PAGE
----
Financial and Monetary Systems

The key to tackling financial exclusion? Data

Mobile phones can allow for data to be accessed worldwide. Image: REUTERS/Pawel Kopczynski

Matthew Blake
Head of Centre for Financial and Monetary Systems; Executive Committee Member, World Economic Forum LLC
Drew Propson
Head, Technology and Innovation in Financial Services, World Economic Forum LLC
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Establishing a deeper understanding of the impact financial services have on people’s lives is vital. Yet metrics that demonstrate improvements in financial health remain in their infancy, write Matthew Blake and Drew Propson of the World Economic Forum.

Around the world, an estimated 2 billion people lack adequate access to financial services. The poor, women, and people in rural areas are hardest hit. The financially excluded have little to no tools to send payments, save, insure and borrow. This makes it hard to prepare for life’s most basic events, let alone unforeseen challenges.

But thanks to new technology, the unprecedented advent of transactional and behavioural big data and greater collaboration between stakeholders, there is a now realistic opportunity to reach the financially excluded.

A key element of achieving this ambitious goal will be an improved system for measuring the progress of financial inclusion, and the benefits that accompany this progress. Developing a more nuanced understanding of the customer is required for a wider adoption and use of digital finance in emerging economies, which could free up an estimated $3700bn in gross domestic product by 2025.

Future impact of digital finance.

Due largely to where data has been historically easier to find, financial inclusion metrics have tended to focus on supply-side insights. Examples include the number of bank accounts as a percentage of the overall population, debit card and ATM penetration in a specific geography, the quantity of loans issued by location, and so on. Although valuable, these metrics tell only part of the story.

Information overload

While a lack of data presented a challenge in the past, a world awash in mobile phones and zettabytes foretells an entirely different future. Around the world there are more than 5 billion mobile phone subscriptions, 2 billion smartphones are in circulation, and an estimated 1.6 billion more will come online in emerging markets by 2020, according to mobile network operators.

To use mobile data to achieve financial inclusion goals, more co-operation between the private sector, regulators and standards bodies is required to support greater data collection.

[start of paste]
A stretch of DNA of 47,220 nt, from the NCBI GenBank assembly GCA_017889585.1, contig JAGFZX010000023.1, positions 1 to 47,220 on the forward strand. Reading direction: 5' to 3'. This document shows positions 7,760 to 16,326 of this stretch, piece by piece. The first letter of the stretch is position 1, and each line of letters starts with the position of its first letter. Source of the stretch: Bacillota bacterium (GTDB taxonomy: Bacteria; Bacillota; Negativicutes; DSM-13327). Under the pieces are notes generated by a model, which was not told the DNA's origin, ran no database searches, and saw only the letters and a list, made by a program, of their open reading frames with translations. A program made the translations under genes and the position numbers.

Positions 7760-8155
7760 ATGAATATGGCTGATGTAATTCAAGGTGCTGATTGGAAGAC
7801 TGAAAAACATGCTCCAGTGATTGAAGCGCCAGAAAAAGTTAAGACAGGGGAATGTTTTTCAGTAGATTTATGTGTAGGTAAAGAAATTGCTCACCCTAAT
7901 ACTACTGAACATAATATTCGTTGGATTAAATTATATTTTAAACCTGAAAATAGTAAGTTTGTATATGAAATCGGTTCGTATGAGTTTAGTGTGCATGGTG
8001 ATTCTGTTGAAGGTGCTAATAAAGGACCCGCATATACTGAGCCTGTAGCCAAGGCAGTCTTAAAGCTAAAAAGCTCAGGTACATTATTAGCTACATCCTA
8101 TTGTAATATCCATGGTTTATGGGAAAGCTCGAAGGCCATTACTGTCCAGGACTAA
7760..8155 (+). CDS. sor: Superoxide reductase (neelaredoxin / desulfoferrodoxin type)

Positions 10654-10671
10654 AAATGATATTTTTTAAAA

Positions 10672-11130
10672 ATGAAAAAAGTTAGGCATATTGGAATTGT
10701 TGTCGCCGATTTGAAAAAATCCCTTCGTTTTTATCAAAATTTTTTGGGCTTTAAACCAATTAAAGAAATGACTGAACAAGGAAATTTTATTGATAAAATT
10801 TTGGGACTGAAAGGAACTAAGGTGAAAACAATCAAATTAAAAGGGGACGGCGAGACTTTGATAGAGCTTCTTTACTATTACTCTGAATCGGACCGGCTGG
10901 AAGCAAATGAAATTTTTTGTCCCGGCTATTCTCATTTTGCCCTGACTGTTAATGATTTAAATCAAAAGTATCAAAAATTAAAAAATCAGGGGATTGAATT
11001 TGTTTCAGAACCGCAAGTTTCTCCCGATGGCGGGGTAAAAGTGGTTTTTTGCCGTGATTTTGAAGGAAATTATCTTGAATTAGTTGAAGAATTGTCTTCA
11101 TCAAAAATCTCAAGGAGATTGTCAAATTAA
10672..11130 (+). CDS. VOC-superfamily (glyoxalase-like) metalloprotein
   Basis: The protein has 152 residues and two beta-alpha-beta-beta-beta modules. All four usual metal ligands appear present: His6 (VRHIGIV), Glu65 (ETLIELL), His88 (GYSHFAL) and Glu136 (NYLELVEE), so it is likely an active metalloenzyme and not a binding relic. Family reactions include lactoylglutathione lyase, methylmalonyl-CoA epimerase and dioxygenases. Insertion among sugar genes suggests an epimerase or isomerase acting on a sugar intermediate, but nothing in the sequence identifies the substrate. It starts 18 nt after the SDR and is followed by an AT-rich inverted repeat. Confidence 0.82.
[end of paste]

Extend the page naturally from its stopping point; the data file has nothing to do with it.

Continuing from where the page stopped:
Furthermore, to truly offer a customer-centric value proposition, the public and private sectors must develop and adopt demand-side metrics that focus on customer attitudes, behaviours, aspirations and challenges in a uniform, granular and objective manner. This would help guide policy-makers and regulators to where to experiment, via sandboxes, and invest, as well as spot situations requiring enhanced supervision. Businesses would enjoy dividends in the form of better product design and delivery, enhanced trust from the end user, and a clearer perspective on the reliability of products and services.

Collectively, these steps allow for evidence-based policies through the alignment of national strategies with financial inclusion metrics. Focused actions such as these, coupled with more enhanced financial education and digital skills training, are important strides toward advancing financial inclusion, and thereby sustainable economic growth and development.

Economic empowerment

Helping people balance income and expenses, manage a sustainable debt load and prepare for old age are at the core of a financially healthy society. Improved metrics that help the public and private sectors focus on priorities such as these will go a long way toward alleviating stresses afflicting the underserved.

Have you read?

A recent World Economic Forum white paper, ‘Advancing Financial Inclusion Metrics: Shifting from Access to Economic Empowerment’, written in collaboration with a diverse set of stakeholders including Tata Consulting, BBVA and the World Bank, proposes a set of new metrics that build on existing ways to measure financial access and uptake. It also highlights a number of conceptual frameworks for evaluating financial health.

With the right tools and a collaborative attitude, the public and private sectors and international organisations can leverage a wealth of data and breathe new life in the world’s financial inclusion efforts.

Matthew Blake heads the Financial and Monetary System Initiative at the World Economic Forum. Drew Propson leads the Promoting Global Financial Inclusion Initiative at the WEF.

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